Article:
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Recipe for Beef Brisket Roasted with Beer, Orange and Star Anise

Brisket is such a great cut of meat to cook with. Not only does it have a deep, rich flavor, but also a nice amount of fat, which keeps it moist during the long cooking it needs to become tender. To help it further, I roast the joint, which means it’s partially covered in liquid for most of the cooking, and that liquid makes a breathtaking sauce.

Do not throw away cooked vegetables with the brisket. They are full of flavor and deliciously soft when cooked. If you don’t like mushy vegetables, blend them with 2 tablespoons of cold-pressed canola oil to make a silky puree to serve with the beef. This method also works wonderfully with pork shoulder: simply replace the beer with cider.


Preparation time: 20 minutes, plus 1 hour for the meat to come to room temperature

Cooking time: 4 hours 15 minutes




  • 1 piece of boneless and rolled breast (1.5-2kg)
  • 4 tablespoons light sunflower or rapeseed oil
  • 2 onions, cut into quarters
  • 3 carrots cut into 5 cm pieces
  • 3 stalks of celery cut into 5 cm pieces
  • 8 chestnut mushrooms, cut in half
  • 4 cloves of garlic, crushed
  • 2 oranges, quartered
  • Anise 4 stars
  • ½ cinnamon stick
  • 750 ml of light beer, type IPA
  • 3 tablespoons tamari (or soy sauce)
  • 4 bay leaves
  • 2 sprigs of thyme


  1. Remove the meat from the refrigerator at least an hour before cooking to bring it to room temperature.
  2. Preheat the oven to 230°C/220°C fan/gas mark 8. Place a deep casserole dish (large enough to hold the breast and vegetables) and heat it for 10 minutes.
  3. Season the brisket all over. Take the hot casserole dish out of the oven and add the oil. Carefully lower the beef into the casserole dish (the oil will spit) and turn it over to coat the meat well with oil.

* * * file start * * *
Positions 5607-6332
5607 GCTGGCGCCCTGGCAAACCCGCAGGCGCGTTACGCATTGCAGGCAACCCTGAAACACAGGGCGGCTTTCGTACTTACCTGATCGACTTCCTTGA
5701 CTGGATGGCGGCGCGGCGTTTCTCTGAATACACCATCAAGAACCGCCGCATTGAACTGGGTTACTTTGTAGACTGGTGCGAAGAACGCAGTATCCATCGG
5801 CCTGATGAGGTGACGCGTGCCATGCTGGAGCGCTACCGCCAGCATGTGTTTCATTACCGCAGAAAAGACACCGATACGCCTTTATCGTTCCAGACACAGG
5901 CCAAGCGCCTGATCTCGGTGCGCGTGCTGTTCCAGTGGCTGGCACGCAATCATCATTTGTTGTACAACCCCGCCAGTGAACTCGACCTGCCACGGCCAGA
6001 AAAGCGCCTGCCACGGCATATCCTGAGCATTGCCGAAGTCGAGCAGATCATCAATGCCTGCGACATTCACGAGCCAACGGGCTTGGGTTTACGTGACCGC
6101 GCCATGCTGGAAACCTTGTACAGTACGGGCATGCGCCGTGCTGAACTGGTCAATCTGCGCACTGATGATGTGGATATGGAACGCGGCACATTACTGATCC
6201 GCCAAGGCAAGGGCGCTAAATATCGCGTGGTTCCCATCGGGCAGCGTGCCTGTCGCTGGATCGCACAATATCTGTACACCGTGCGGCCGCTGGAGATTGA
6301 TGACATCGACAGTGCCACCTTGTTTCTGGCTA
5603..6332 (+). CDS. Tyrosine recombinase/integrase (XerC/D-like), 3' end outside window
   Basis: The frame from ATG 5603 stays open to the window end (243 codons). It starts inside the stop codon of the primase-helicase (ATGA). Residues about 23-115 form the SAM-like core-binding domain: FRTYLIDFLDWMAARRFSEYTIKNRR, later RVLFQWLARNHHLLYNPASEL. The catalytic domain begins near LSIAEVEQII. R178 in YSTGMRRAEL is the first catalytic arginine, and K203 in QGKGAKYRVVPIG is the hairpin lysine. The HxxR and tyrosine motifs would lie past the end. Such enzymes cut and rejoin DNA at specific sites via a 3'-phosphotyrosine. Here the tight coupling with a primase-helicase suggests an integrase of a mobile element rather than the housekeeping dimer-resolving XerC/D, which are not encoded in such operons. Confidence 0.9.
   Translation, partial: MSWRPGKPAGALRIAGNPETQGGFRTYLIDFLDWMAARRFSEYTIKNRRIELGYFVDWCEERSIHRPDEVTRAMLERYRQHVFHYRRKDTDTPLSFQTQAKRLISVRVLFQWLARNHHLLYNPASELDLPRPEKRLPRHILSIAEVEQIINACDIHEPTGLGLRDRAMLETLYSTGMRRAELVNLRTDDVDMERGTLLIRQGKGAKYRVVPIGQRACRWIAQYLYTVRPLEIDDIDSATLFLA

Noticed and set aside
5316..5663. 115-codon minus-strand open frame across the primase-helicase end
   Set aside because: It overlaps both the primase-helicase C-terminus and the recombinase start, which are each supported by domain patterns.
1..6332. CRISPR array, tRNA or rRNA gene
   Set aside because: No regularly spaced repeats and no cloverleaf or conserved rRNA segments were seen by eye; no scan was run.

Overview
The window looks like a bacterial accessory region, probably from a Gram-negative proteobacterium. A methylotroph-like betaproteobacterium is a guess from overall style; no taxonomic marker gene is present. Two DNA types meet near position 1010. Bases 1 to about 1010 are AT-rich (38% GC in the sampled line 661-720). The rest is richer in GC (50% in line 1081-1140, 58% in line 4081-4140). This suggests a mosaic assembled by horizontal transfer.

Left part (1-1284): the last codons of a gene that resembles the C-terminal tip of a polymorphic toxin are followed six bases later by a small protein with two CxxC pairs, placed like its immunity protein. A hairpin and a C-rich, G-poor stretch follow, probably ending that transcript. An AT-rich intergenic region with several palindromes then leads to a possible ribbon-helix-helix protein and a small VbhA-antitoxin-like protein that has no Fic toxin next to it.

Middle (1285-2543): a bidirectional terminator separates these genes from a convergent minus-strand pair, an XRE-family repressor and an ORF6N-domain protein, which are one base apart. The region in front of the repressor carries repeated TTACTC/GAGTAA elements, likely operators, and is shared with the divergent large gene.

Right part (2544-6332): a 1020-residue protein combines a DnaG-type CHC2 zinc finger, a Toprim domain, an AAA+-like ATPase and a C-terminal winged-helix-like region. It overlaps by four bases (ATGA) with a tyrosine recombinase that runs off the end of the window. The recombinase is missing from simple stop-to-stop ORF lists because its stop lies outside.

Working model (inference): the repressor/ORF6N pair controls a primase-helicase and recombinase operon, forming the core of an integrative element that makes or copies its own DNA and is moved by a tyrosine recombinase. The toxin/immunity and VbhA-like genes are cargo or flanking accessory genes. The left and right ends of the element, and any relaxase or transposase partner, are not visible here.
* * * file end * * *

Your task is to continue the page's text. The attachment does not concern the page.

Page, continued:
4. Return the casserole dish to the oven and cook for 10 minutes, then take it out and give the breast a quarter turn. Return to the oven and repeat every 10 minutes until the breast is a dark brown color on all sides.
  5. Take out the casserole and add the onions, carrots, celery, mushrooms and garlic. Return to the oven and cook for 20 minutes, stirring halfway through cooking, until the vegetables have taken on a little color.
  6. Take out the casserole dish again and lower the oven to 160°C/150°C fan/thermostat 3. Add the oranges, star anise, cinnamon, beer, tamari (or soya), bay leaves and the sprigs of thyme in the casserole dish.
  7. If necessary, top off with a little extra beer or water to ensure the brisket is at least two-thirds submerged in the liquid. Place the lid on the casserole dish.
  8. Bake for 2.5 to 3 hours until the breast is juicy and tender, checking from time to time during cooking that the liquor has not reduced too much and adding a little water if necessary. At the end of cooking, you should have around 5 cm of liquor in the casserole dish.
  9. Remove the beef from the pot and place it on a heated carving plate and set aside. Remove and discard the star anise, cinnamon, bay leaves and thyme sprigs from the liqueur. Squeeze the juice from the oranges with the back of a spoon, then remove and discard the skin. Taste the liquor and season accordingly, with salt and pepper.
  10. Remove the string from the brisket and cut the beef into slices. Serve with roasted vegetables and a ladle of cooking juices.

A note on the sauce

I don’t mind the liqueur being broth-like as long as it’s flavorful, but if you prefer a thicker sauce, simply pour some (or all) of the liqueur into a saucepan and bring to a boil. Meanwhile, mix 1 tablespoon of cornstarch with a little cold water to make a smooth paste. Once the liquor is boiling, gradually add the cornstarch mixture until you obtain the desired consistency.

Recipe for River Cottage Great Roasts, by Gelf Alderson, published by Bloomsbury (£20)


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